-- Chapter from Positive Parenting -- But I'm Only Human Chapter from Positive Parenting -- But I'm Only Human
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  Chapter 27 from
Positive Parenting
Developing your child's potential.

By Rabbi Abraham J. Twerski  Ursula Schwartz 

Other Available Chapters
18  22  37 

But I'm Only Human

Good! That’s what parents are supposed to be. But how are children supposed to know that? Children think their parents are perfect. The sooner they discover that their parents are indeed their protectors, but are by no means perfect, the better it will be for them.

As we noted earlier, children who think their parents are perfect are likely to be extremely self-critical. If something has gone wrong in the home, and it can’t possibly be the parents’ fault, then the child must accept it as his fault. What other option is there? This self-degrading attitude may be the source of many later problems in life.

I have suggested that parents try to avoid screaming when angry. This is indeed ideal, but the parent may be exhausted and tense after a full day of work laced with various aggravations, and may be beset with financial worries as well as several other nagging concerns. Just at this inopportune time the child does something that he has been told numerous times not to do, and the parent loses it. He screams at the child and perhaps even spanks him, perhaps assuming that the child was acting out of defiance.

Give children the benefit of the doubt that they are only children, and may be behaving according to juvenile abandon rather than with hostility toward the parents.

Okay. So you were taut as a guitar string and you lost your cool. Indeed, you are only human. How about letting the child in on this secret?

A bit later in the day, perhaps at bedtime, you can walk in and sit down on the child’s bed. “I’m sorry I screamed at you the way I did. Even though you did what I had told you not to do so many times, I should have just sent you up to your room (or whatever other disciplinary measure you use) instead of screaming. I always tell you that it is not right to scream, and if it’s not right for you it’s not right for me either. I did have a very hard day and was just on edge, but that still doesn’t make it right.” Let’s face it, the screaming was a mistake, so own up to it.

I once had a patient in the psychiatric hospital who asked for permission to leave the hospital for a few hours to attend a farewell party for his fellow students who were going to disperse at the end of the semester. I authorized the pass and wrote the order on the chart. When I returned the next day, he was irate because he had not been permitted to leave the hospital. “You promised me, and you backed out on it! I will never have an opportunity to see some of these friends again.”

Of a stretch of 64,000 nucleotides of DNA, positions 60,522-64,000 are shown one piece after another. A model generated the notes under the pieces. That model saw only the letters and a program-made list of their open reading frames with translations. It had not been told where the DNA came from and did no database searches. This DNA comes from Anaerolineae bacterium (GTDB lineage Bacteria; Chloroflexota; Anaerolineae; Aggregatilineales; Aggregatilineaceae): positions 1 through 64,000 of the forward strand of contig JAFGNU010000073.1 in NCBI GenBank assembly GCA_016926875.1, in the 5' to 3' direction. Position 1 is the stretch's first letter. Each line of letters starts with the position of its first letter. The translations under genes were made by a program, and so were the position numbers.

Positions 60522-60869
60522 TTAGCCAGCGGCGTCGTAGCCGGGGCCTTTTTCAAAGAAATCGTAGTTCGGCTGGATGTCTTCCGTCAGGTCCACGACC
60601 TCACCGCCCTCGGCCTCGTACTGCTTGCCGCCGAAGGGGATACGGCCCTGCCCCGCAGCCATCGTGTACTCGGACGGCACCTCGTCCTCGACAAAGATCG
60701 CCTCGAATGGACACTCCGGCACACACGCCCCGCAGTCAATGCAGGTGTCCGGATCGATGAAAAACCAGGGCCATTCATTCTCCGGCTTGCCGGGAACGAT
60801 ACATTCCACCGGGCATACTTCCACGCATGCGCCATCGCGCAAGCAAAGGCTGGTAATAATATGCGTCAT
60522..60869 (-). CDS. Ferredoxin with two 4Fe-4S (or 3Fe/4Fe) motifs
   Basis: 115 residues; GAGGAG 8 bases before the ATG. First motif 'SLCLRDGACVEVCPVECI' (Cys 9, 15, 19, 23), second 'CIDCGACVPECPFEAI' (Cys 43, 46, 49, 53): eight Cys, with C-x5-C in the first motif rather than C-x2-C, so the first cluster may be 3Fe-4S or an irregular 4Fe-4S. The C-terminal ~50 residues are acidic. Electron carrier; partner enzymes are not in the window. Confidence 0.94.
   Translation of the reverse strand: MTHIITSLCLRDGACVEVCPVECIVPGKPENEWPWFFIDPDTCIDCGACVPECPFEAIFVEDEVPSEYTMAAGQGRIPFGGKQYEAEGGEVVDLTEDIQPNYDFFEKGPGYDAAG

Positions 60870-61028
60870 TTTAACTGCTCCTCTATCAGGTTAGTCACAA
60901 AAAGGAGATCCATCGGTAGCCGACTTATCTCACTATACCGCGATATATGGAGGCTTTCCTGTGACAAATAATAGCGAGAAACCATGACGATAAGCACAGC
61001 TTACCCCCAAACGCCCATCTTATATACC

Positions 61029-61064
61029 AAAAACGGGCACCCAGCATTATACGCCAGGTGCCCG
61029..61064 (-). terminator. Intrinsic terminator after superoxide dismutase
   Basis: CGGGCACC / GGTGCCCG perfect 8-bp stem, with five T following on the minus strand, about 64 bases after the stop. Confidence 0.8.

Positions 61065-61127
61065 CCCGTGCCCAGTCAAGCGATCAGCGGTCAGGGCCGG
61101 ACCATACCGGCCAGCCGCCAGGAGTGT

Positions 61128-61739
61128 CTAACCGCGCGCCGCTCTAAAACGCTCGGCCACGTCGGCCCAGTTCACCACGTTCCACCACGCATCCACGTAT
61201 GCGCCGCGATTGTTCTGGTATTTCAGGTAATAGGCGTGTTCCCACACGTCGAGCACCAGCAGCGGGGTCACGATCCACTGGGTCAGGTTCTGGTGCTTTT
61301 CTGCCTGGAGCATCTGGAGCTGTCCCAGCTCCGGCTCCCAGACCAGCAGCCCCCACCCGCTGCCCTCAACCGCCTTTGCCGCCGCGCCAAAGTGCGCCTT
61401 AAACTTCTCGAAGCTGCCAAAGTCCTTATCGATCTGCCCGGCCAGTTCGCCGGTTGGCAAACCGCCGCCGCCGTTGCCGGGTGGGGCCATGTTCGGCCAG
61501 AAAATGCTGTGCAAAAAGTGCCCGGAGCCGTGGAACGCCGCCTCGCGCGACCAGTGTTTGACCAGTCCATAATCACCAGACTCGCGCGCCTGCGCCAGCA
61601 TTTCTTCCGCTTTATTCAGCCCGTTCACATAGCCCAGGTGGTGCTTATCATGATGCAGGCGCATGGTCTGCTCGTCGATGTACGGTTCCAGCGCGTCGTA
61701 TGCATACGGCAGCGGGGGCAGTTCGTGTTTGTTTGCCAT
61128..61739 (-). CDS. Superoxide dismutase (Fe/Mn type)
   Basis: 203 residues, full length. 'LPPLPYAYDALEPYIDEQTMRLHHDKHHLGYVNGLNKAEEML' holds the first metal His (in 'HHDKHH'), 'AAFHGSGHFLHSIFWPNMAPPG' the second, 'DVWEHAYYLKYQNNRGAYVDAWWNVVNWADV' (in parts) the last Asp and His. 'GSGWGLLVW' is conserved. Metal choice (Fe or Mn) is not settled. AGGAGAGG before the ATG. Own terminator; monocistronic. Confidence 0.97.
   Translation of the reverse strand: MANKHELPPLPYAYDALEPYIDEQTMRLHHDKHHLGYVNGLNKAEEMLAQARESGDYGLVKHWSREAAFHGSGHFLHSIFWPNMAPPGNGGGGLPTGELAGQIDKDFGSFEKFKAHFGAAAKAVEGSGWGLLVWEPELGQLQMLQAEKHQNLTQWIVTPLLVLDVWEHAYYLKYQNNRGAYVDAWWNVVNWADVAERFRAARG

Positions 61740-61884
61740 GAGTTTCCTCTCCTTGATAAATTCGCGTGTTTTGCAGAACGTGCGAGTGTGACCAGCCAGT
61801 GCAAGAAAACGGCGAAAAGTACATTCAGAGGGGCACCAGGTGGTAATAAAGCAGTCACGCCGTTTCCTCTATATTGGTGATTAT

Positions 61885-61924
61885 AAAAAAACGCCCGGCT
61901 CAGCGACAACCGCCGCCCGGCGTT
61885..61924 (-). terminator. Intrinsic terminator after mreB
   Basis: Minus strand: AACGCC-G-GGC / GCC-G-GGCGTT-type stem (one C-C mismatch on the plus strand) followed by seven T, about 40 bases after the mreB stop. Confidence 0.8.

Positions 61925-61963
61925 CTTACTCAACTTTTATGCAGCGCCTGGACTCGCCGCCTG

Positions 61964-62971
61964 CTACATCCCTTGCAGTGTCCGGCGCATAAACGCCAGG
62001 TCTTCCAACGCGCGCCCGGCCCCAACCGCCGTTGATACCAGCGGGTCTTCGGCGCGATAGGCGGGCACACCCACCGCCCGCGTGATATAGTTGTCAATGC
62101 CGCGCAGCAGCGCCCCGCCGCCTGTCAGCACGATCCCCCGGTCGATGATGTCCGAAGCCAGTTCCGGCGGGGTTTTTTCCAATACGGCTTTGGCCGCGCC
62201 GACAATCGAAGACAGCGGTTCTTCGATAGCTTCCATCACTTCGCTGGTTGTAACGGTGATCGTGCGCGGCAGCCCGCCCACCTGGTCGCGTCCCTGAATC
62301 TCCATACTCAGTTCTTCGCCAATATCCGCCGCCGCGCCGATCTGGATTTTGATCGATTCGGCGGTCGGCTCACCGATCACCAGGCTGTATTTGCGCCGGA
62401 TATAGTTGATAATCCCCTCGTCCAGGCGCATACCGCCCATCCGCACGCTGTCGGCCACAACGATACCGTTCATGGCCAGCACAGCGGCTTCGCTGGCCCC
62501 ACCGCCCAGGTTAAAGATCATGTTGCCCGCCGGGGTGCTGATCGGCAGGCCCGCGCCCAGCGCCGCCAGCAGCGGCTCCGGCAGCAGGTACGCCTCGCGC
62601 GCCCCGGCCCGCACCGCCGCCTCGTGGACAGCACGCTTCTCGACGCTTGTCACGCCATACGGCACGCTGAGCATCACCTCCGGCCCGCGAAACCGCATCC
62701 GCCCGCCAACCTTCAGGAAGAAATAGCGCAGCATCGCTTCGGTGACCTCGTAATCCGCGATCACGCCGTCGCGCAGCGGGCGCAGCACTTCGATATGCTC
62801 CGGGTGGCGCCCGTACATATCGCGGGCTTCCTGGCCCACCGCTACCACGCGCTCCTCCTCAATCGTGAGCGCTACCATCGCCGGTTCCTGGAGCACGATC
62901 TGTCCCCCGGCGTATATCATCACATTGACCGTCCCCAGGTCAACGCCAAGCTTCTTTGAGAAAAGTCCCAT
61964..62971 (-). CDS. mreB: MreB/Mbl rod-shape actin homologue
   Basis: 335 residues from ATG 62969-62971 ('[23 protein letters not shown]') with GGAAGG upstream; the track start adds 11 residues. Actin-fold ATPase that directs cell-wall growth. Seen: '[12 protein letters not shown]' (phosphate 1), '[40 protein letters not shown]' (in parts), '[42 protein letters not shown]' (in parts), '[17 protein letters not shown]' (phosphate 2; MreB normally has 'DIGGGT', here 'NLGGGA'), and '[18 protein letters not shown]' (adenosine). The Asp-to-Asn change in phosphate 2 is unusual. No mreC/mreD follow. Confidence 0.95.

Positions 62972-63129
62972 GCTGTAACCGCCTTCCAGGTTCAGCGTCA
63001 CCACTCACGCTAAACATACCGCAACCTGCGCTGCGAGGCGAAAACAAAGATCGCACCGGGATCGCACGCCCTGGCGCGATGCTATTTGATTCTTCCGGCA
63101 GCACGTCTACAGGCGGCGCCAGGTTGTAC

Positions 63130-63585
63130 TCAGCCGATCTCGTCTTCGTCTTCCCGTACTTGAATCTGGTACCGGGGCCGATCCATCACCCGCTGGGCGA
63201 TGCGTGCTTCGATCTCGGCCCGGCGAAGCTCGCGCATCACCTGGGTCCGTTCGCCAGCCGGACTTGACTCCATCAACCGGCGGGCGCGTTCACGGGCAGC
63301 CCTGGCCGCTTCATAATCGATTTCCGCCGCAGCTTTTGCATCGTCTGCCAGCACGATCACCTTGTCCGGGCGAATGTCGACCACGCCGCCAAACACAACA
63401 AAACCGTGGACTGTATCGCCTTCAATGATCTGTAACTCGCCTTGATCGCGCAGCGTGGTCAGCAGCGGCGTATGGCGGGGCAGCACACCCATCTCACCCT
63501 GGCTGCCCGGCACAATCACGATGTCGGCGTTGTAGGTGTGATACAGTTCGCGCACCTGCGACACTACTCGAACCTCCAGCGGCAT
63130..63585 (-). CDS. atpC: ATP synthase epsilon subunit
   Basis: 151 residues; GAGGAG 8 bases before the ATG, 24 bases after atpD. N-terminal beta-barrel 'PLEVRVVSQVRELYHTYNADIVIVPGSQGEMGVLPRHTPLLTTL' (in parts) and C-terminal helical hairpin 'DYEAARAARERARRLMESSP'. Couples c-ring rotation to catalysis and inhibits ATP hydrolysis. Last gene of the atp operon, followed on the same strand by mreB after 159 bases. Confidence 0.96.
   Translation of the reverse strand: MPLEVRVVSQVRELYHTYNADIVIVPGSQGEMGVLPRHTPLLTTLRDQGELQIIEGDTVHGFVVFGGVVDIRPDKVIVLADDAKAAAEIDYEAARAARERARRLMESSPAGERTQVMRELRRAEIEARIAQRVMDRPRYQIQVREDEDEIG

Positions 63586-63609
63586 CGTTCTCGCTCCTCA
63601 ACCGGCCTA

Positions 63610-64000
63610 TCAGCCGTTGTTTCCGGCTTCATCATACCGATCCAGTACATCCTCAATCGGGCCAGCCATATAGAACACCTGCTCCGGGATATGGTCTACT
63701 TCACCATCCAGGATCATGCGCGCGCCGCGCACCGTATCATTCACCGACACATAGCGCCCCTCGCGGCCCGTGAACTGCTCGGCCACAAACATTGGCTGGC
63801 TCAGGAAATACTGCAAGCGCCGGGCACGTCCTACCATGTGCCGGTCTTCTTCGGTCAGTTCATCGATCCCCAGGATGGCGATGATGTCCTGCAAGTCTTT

I traced the problem and found that I had been indeed written an order for a six-hour pass -- on another patient’s chart! I then explained my mistake and apologized.

This was one of the most therapeutic things that could have happened. The young man realized that the doctor had made a mistake, and had written an order on the wrong chart, which could conceivably have been disastrous. Yet, he was still functioning as a doctor, and his authority had not suffered. Making a mistake is not a capital crime after all! It does not destroy one’s reputation. This was something this patient needed to know.

Much the same holds true for children. They need to know that parents retain their authority and respect even after having made a mistake.

Is a young child really able to grasp all this? Let me assure you that even if he doesn’t fully understand all the words, the feelings will register. He will know that Daddy was tense, that Daddy is sorry that he screamed, and that Daddy is very human.

Children do not have to be privy to everything that worries parents, but as a whole, the fewer secrets that are kept, the better. Children have a rich fantasy, and if they do not know what it is that parents are worried about, they may fantasize, and their imaginations may be far more anxiety provoking than reality. If you don’t tell them what is bothering you, then it must be something so terrible that you can’t even talk about it. You may be worried because your bank returned a check for insufficient funds when you believed you had adequate money in the account, and you will not be able to find out what went wrong until after the weekend. You had assumed that you had adequate funds, and you also wrote several additional checks, and these too will be returned. This is obviously very aggravating, but why bother a child with it?